Tracey Bretag talked about the ways in which communities of practice had developed around the world, often in different geographic locations. This included in areas of the world where getting a community developed could be difficult, for example in Latin and Central America. Communities had even begun to develop where interest in academic integrity had emerged from different directions, for example the UK had originally become interested in academic integrity based on the technical problem of detecting plagiarism.

That move is positive, but I shared some less desirable developments in my talk, including showing the online communities set up by contract cheating services to help their writers, as well as independent writer communities not connected with any particular contract cheating service. I also demonstrated that some of these communities aimed at contract cheating service writers are now moving offline, with conferences being held for them in the same way that the academic integrity community holds its own conferences.

 

Many staff don’t actually know much about contract cheating and academic integrity

This was demonstrated in James Blackburn’s presentation. James had purchased an essay for £70, but educators thought that it must have cost up to £600. When James quizzed his participants he found out that academics knew very little about the contract cheating industry or how it had developed.

Tracey Bretag recommended that staff were supplied with access to academic integrity training, such as the training we developed in conjunction with Epigeum.

Staff did not seem to know that wide range of assessment types could be outsourced. I showed many examples in my presentation, based on my own searches for information about this field. But Tracey found that even authentic assessments could be outsourced. She suggested that this might be be because students were unsure how to approach unfamiliar assessments like this and so more scaffolded and nuanced support would be necessary.

 

The contract cheating industry is developing a hidden side – includes new ways of operating and the move to new markets

The hidden side of contract cheating includes the involvement of companies and the operating of individuals.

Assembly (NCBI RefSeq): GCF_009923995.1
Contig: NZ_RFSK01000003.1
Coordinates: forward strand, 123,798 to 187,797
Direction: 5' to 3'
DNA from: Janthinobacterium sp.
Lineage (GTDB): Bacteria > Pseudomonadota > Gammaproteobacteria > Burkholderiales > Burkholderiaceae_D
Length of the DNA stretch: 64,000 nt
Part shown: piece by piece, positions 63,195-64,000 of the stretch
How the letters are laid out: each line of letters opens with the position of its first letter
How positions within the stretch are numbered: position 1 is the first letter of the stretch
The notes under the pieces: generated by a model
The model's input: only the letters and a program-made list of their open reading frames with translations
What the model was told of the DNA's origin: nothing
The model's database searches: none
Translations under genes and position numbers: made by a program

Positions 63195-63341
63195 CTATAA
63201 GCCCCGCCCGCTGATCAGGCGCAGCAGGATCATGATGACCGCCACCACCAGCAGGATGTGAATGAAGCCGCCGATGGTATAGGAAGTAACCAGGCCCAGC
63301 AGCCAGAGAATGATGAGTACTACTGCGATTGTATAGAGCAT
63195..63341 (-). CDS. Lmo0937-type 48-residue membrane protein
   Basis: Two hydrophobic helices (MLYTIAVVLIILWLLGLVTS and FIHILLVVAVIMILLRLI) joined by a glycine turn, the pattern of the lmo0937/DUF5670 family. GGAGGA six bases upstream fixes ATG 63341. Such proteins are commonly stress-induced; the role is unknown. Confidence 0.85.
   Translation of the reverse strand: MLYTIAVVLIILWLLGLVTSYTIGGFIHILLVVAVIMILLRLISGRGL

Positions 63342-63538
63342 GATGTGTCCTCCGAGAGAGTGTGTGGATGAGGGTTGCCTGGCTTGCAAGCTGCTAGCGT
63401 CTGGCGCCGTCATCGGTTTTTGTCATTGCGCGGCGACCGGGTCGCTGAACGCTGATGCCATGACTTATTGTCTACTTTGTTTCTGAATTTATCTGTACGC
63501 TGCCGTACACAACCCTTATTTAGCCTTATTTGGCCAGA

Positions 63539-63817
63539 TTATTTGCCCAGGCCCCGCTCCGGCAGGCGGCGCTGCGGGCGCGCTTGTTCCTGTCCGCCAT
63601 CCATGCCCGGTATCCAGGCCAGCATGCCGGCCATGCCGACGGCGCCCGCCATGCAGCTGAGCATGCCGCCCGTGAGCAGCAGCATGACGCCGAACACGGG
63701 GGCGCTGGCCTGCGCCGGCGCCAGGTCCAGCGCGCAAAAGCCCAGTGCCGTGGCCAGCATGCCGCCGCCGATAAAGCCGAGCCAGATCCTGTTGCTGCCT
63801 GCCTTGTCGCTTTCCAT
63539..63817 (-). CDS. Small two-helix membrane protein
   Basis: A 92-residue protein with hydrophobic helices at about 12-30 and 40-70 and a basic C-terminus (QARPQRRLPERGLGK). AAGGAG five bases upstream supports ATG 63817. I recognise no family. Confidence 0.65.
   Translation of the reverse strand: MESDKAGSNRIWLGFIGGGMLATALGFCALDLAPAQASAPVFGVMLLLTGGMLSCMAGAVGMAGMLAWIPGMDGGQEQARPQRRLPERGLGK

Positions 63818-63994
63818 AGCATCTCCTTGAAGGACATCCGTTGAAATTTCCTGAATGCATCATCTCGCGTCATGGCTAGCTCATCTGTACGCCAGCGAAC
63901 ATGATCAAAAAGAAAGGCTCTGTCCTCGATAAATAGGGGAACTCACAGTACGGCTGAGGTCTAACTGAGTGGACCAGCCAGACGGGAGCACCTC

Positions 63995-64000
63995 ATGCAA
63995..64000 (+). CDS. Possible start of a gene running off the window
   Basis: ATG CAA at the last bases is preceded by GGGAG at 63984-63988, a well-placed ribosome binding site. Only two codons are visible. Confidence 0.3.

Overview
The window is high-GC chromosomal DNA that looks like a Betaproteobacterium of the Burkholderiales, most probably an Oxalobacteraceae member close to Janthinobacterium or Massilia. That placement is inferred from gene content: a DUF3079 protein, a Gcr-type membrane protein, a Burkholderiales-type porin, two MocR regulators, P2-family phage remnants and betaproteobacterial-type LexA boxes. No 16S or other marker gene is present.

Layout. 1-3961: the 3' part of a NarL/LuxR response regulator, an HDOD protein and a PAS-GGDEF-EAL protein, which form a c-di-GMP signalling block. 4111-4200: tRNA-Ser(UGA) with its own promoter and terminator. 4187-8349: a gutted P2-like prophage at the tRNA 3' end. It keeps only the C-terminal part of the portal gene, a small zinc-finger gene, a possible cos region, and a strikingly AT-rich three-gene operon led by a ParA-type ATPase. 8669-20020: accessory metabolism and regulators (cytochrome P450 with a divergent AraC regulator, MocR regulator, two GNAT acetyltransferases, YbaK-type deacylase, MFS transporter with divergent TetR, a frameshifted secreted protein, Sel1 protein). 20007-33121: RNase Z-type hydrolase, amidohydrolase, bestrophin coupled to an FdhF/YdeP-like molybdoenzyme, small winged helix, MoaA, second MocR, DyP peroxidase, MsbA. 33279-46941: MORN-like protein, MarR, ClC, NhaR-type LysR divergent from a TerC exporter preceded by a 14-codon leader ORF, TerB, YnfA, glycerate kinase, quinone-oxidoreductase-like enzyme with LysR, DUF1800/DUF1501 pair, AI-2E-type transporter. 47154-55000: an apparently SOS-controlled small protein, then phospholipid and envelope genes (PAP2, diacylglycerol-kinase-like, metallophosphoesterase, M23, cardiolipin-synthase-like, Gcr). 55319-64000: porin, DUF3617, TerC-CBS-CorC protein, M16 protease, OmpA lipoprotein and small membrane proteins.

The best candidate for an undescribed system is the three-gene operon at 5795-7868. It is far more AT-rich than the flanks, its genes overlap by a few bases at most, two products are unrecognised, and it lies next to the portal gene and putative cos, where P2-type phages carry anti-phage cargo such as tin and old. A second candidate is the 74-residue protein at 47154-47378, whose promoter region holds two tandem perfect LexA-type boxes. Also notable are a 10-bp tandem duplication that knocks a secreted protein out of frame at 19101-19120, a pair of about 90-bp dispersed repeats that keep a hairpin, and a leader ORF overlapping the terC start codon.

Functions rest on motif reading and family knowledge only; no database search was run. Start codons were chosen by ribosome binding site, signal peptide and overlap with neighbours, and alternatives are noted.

One case study presented by participants from across Calgary saw discussion of when a father had written versions of an assessment for both of his twin girls. Although written separately, the end results were still similar enough to rise suspicion. This ties in with the research that Tracey Bretag presented, showing that the majority of contract cheating goes through friends and family rather than commercial services.

Roswita Dressler and Sarah Eaton talked about their work on the non-English language side of contract cheating. There has been little attempt to study these sites. They showed one essay mill aimed at the Canadian market which would provide solutions in both English and French. They also showed that essays and academic work could be purchased in a wide variety of languages.

A new business model being used by contract cheating services looking to cut their costs was presented by Corinne Hersey. She found that contract cheating providers were outsourcing work to low cost writing services, not always with English as their first language. The end results were then sent to an editing service to correct the language and improve the arguments. Presumably using this two stage process gave better results and reduced the overall costs, leaving more profit available for contract cheating providers.

 

Note-sharing sites offer future threats – and students do not always see using these as breaching academic integrity

Nancy Chibry and Ebba Kurz delivering a live demo of a note-sharing site

The issue of note-sharing sites (also referred to as “pay to pass”) came up multiple times during the symposium, including in my own presentation. These are the sites set up where students can share notes, assessments and resources from the courses they are studying, often being made to feel that they are part of a community helping other students. As Tracey Bretag’s research suggested, few students think that using these sites, either by sharing material themselves or accessing shared material, is a form of cheating. The whole use of the term “sharing” makes this sound as though it is something positive.